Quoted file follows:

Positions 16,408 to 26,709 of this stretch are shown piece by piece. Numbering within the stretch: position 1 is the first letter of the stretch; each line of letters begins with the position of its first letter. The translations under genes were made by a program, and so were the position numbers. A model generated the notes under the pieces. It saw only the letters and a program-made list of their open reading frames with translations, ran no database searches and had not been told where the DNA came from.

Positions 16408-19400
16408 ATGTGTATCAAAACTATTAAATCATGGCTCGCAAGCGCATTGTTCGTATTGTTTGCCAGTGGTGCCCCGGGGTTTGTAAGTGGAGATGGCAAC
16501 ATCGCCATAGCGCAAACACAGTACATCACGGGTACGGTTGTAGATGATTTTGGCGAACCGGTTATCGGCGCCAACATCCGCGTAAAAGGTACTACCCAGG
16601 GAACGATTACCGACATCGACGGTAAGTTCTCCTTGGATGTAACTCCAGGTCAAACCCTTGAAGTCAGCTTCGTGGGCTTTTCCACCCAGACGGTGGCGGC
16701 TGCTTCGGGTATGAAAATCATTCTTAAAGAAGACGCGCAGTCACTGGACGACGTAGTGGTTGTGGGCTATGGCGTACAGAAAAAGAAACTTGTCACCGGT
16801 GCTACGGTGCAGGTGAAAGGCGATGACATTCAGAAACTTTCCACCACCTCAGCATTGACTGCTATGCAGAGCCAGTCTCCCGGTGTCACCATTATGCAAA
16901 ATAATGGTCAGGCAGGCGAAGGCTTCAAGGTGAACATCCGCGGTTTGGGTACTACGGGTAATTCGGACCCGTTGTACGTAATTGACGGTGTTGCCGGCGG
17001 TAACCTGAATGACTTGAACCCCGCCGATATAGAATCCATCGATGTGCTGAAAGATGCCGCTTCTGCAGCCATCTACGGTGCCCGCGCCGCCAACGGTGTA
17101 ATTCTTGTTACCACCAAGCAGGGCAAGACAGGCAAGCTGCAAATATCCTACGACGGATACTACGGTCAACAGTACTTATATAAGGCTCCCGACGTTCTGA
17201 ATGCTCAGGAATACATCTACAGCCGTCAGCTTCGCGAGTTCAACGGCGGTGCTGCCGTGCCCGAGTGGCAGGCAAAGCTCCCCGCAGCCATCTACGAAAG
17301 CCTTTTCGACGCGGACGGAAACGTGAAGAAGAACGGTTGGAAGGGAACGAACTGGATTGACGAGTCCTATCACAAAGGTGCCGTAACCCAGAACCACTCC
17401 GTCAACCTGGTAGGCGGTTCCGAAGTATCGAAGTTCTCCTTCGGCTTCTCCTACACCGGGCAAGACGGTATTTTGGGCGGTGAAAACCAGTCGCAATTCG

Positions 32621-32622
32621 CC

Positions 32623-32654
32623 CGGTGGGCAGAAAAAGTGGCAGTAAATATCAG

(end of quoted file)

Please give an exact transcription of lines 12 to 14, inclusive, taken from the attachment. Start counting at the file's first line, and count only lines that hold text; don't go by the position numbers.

17301 CCTTTTCGACGCGGACGGAAACGTGAAGAAGAACGGTTGGAAGGGAACGAACTGGATTGACGAGTCCTATCACAAAGGTGCCGTAACCCAGAACCACTCC
17401 GTCAACCTGGTAGGCGGTTCCGAAGTATCGAAGTTCTCCTTCGGCTTCTCCTACACCGGGCAAGACGGTATTTTGGGCGGTGAAAACCAGTCGCAATTCG

Positions 32621-32622